Sunday, 19 September 2010

Cape Hauy - 18th September 2010

This walk was supposed to be up Mount Wellington, and six of us turned up. By popular choice, we decided to avoid the forecast showers, and overcrowding by Hobartians wanting to play in the snow, and head for the peninsula. The walk was a little moist at times - on the return we had some actual soaking rain - but I found it enjoyable. The views were improved by occasional bursts of sunshine, dramatic mist and squalls, and quite wild seas generated by the "Australia-Sized" storm which has passed by and is now ravaging New Zealand. More photos at Picasa.

The Lanterns and The Candlestick from near the end of Cape Hauy, Hippolyte Rock beyond - 18th September 2010
The Monument - 18th September 2010

Fortescue Bay - Dolomieu Cliffs - 12th September 2010

Cape Hauy, The Candlestick and The Lanterns from the Dolomieu Cliffs - 12th September 2010I haven't done this walk for about 20 years. It's normally labelled as Canoe Bay and Bivouac Bay, which are passed along the way, but the aim should be to walk on beyond Bivouac Bay and up onto the cliffs just north of Dolomieu Point, which give grandstand views of the rocks at Thumbs Point and Cape Hauy.

Sunken boat in canoe bay - 12th September 2010The walk starts at the Fortescue Bay carpark, and heads north along the beach. The creek flowing from Fortescue Lagoon has been flowing strongly with recent rain, and may need to be waded. (On the return it was nearly narrow enough to jump given the lower tide.) At the north end of the beach, the track climbs a little into the forest. The walking is easy and pleasant, and the track meanders through the forest for a while before descending to Canoe Bay. Here a sunken steel boat now serves as a large perch for cormorants, but is said to have been a breakwater for fish processing works which formerly operated here. A very rough 4WD track (Canoe Bay Track on the 1:25,000 map) intersects the walking track just before it arrives at Canoe Bay. This track apparently heads off uphill and joins Fortescue Road.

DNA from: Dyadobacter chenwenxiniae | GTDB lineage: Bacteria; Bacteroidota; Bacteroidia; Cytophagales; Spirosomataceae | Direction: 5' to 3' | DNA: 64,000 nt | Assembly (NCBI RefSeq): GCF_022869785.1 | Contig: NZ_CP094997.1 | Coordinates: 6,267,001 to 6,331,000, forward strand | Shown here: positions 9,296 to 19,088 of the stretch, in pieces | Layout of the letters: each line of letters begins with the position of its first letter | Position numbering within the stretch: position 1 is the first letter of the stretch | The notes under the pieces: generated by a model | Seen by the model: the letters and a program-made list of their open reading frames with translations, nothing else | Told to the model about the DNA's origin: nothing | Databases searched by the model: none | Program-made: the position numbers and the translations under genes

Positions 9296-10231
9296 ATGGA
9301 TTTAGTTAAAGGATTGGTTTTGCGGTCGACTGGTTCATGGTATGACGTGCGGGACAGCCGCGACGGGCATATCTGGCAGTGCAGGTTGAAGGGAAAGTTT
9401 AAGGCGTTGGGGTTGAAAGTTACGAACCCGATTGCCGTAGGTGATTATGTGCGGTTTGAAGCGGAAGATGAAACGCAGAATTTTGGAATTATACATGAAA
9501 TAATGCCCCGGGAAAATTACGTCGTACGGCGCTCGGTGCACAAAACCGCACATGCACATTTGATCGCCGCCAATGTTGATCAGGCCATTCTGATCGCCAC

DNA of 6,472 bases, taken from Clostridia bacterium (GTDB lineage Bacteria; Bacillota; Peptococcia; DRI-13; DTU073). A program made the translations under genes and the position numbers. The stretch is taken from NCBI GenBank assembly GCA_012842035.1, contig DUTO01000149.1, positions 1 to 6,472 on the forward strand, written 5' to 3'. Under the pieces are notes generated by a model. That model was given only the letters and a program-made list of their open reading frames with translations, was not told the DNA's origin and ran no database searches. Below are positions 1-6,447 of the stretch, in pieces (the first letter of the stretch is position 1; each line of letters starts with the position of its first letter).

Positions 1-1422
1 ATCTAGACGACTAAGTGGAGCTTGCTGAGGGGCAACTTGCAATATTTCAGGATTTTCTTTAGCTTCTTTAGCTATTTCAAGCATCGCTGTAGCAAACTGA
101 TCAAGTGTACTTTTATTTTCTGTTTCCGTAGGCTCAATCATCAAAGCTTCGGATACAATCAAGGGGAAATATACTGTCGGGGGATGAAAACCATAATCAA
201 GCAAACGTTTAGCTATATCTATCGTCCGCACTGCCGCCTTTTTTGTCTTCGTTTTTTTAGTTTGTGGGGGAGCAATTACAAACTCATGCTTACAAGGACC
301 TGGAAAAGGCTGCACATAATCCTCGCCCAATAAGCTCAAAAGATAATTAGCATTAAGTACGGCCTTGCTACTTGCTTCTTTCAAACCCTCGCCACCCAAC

Thumbs Point from the Dolomieu Cliffs - 12th September 2010The track continues beyond Canoe Bay, crossing the substantial creek on a good suspension bridge, and contouring around the north side of Canoe Bay. The track then climbs about 110m quite steeply over the headland and descending again to Bivouac Bay. Here there is a toilet and camping area, with water available from the creek - apparently permanent.

Cape Hauy, The Candlestick and The Lanterns from the Dolomieu Cliffs - 12th September 2010The track then continues around the head of the bay across the creek, and climbs 100m to cross Dolomieu Point and emerge on the cliffs just north of the point. There are several good lunch spots within a few minutes of the top of the hill where you can sit on flat rock at the edge of the cliff with spectacular views. This climb at the end is very well worth it.

Clydes Island - 11th September 2010

The tide was very low when I visited the Tesselated Pavement at Eaglehawk Neck last weekend, and a walk out to Clydes Island just northwards along the bay looked like a good idea. The sea was very calm, and the way along the edge of the bay below the cliffs was an easy walk. The rocks are interesting, and the walk out there gives a different perspective on Pirates Bay. This short walk would be difficult at high tide, and obviously dangerous, if perhaps spectacular, in rough seas. More photos at Picasa.

Clydes Island from the Tessealtyed Pavement, Tasman Peninsula - 11th September 2010
Narrow funnel-shaped channel separating Clydes island from the mainland - 11th Spetember 2010